This article was written by Kai Kiat Ong.

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Using VR With Real Estate And Interior Design (Feat. WoobaVR)

We have WoobaVR featuring as a guest contributor to give us some opinion about how VR is going fast and furious into real estate and interior design industy.

 

Real Estate And Interior Design VR

For real-estate related VR applications, they are made by either 360 pictures and videos or computer generated 3D models. There are mainly 2 use cases:

  1. To view an existing home

  2. To showcase interior and exterior design concepts of yet-to-be-built homes

Why Use VR ?

By 2025, the VR HMD market is set to reach over $110 billion annually (based on a Goldman Sachs Report). With a fast growing infrastructure by major players (Facebook, Google, Samsung, just to name a few), devices that are VR-ready are becoming more powerful better and more affordable for the everyday consumer. Like all VR applications and games, the number 1 reason given about why VR is used is because of its ability to transport the viewer into the space, making them feel as if they’re really there. For real estate and interior design, the immersive experience makes VR a natural fit for usage in the real estate and interior design industry.

For The Property Developers/Agents/Sellers

With personalized viewings at any time and any place in the world (with an internet connection), this benefits the property seller through:

  • Virtual rooms can be tailored for the exclusive clientele, making each viewing experience different and memorable.

  • This increases buyers’ confidence to purchase property off-the-plan as they get unparalleled spatial awareness of the home they’re viewing.

  • This experience is highly scalable which increases market reach and marketing ROI for the developer.

Exposure For Vendors

ID firms can work with VR studios like WoobaVR to showcase their work for both built and unbuilt spaces. Ideas that were too costly or too challenging to build in a showroom can now be viewed by millions around the world. Virtual tours can add onto the experience as a visualization aid during their pitch process, and ultimately give their client total control over how their project will turn out.

Furniture retailers can use VR to promote inventory that they were unable to purchase, either because they lacked storage space or budget. With VR, they can decorate homes with themes and signature looks, even without any furniture.

 

 

At a touch of a button, these vendors that supply furnishings can show homeowners what their whole living room floor will look like with black marble tiles, or white marble tiles. This saves massive amounts of time and money spent dealing with options and last minute changes in orders. VR enables the building process to be fine tuned and more time and cost efficient, before any major commitment is made by both parties.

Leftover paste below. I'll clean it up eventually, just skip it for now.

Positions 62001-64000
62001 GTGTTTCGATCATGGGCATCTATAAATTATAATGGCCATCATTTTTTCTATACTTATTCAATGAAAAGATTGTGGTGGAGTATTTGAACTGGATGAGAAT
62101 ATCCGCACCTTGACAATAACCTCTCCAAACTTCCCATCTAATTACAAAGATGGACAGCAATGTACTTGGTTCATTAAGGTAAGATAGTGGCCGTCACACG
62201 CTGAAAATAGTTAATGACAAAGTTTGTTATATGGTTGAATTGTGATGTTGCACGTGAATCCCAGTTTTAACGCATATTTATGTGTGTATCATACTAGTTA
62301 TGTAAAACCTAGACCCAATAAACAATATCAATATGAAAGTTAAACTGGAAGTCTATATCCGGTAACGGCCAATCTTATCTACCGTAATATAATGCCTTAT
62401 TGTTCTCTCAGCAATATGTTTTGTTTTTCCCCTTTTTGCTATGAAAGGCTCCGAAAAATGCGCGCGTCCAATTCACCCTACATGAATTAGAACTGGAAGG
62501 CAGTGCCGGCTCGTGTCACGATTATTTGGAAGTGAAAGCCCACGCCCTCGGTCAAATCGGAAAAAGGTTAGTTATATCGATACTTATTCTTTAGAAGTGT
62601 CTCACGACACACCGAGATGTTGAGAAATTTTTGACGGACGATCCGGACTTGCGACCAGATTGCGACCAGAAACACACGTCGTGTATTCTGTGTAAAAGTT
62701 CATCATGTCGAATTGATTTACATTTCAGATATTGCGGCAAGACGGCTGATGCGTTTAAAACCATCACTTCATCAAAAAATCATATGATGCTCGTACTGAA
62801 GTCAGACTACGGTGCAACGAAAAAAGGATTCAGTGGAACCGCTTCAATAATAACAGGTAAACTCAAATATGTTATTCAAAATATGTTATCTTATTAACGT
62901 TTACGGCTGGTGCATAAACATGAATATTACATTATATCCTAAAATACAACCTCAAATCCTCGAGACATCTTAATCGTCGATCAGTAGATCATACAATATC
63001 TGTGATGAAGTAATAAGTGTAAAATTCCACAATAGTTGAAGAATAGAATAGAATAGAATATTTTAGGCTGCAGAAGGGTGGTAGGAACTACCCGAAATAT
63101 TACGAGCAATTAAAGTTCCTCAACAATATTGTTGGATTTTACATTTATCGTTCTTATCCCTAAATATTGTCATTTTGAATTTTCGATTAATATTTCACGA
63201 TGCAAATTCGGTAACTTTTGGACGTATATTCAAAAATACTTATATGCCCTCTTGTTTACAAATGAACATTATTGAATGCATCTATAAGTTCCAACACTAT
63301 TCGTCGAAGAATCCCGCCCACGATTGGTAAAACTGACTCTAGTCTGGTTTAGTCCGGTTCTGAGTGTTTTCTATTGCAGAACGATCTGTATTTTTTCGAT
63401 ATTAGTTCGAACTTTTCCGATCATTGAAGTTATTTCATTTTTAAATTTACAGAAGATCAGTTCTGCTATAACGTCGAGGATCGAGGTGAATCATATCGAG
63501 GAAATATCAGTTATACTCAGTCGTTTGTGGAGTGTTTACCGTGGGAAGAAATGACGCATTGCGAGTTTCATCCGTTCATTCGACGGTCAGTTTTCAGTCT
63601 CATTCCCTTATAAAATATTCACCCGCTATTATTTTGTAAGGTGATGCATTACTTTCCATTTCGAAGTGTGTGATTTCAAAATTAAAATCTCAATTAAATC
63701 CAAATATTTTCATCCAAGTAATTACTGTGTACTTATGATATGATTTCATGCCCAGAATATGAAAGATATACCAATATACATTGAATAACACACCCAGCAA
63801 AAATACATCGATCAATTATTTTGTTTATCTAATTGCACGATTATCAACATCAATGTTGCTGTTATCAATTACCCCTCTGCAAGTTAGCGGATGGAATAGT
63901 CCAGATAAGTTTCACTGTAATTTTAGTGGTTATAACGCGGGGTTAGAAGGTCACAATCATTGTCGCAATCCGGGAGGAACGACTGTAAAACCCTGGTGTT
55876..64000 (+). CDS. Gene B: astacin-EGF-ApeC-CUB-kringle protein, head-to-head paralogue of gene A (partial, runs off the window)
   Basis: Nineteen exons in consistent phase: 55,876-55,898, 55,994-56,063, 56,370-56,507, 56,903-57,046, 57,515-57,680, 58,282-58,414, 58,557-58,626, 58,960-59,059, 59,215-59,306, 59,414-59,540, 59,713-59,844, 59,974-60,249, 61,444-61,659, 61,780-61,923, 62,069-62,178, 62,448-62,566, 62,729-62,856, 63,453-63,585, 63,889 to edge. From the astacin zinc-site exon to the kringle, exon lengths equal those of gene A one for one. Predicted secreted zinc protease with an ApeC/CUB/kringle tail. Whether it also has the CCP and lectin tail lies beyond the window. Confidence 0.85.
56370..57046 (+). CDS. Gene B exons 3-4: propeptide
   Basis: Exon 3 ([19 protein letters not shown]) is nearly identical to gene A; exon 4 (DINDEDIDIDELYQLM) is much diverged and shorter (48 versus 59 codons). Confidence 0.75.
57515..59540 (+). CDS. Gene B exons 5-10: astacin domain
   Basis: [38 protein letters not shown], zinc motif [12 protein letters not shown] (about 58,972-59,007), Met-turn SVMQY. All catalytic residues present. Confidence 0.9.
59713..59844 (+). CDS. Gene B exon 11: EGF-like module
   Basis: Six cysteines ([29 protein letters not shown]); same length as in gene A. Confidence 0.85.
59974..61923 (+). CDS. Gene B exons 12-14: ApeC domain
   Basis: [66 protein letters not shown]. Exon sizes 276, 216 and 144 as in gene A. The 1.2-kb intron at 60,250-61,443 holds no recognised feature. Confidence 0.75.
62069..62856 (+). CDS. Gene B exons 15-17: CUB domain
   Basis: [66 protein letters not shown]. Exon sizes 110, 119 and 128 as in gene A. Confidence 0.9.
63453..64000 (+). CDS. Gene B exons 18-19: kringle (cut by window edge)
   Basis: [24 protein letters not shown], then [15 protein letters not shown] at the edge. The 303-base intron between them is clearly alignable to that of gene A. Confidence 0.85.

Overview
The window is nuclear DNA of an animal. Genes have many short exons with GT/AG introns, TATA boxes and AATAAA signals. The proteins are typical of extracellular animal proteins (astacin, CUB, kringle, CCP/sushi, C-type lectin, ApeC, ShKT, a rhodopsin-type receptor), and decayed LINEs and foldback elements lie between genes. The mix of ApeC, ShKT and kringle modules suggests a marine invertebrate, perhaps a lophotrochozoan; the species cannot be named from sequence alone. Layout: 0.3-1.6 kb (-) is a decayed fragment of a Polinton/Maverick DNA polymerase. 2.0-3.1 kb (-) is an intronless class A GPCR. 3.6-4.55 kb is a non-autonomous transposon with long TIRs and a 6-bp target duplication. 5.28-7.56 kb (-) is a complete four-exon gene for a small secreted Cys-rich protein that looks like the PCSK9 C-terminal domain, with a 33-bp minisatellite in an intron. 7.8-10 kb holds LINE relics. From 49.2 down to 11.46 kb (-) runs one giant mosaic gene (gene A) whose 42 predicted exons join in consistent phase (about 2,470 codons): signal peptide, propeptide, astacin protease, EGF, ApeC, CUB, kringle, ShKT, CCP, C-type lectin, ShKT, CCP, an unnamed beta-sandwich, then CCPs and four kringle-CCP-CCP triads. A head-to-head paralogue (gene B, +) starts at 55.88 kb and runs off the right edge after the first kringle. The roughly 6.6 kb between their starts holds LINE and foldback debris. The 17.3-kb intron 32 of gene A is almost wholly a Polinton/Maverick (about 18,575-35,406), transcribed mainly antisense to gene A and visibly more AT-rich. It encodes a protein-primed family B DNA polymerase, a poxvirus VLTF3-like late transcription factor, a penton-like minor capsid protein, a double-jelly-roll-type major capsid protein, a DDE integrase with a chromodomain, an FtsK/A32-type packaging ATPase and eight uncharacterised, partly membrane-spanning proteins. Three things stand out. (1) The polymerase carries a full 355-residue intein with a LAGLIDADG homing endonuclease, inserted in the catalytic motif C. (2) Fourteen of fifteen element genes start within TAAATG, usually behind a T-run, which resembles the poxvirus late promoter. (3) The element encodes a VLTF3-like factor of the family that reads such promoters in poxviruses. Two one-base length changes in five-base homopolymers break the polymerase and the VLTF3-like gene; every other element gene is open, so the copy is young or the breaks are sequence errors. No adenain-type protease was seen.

For The Buyers

Working with the vendors with VR capabilities, buyers will get the first cut of how their homes will look like, even before it’s built. They get to see their choices being presented as they would appear in their own future homes. Homeowners are now able to see their ideas come to life instantly, in real time. Viewers will be able to see what time the sun comes into the bedroom. This saves time making trips down to a physical showroom, which (most of the time) are different from their own property.

With IKEA VR, motion controllers allow the user to interact with the virtual environment. Shoppers can open drawers and toggle between storage options around the house.

 

 


Although in its infancy, there are also VR editors where clients can have an immediate response to change their designs like colour and textures or placement to communicate their ideas with the vendors. And most importantly, with VR, the visuals can be passed on from the designers to the carpenters and furnishing providers, making it easier to refer to when renovating the property.

Conclusion

So if you are in the property or interior design or furniture business, why not come explore Virtual Reality as an opportunity to provide a unique and valuable experience for your customers.

Try out WoobaVR app on the Google Play store or iPhone App Store to experience a demo walkthrough on Asia’s first fully interactive VR platform for Real Estate. Contact them to create your very own VR property experience!

This article is co-written with Terrence Tan from WoobaVR.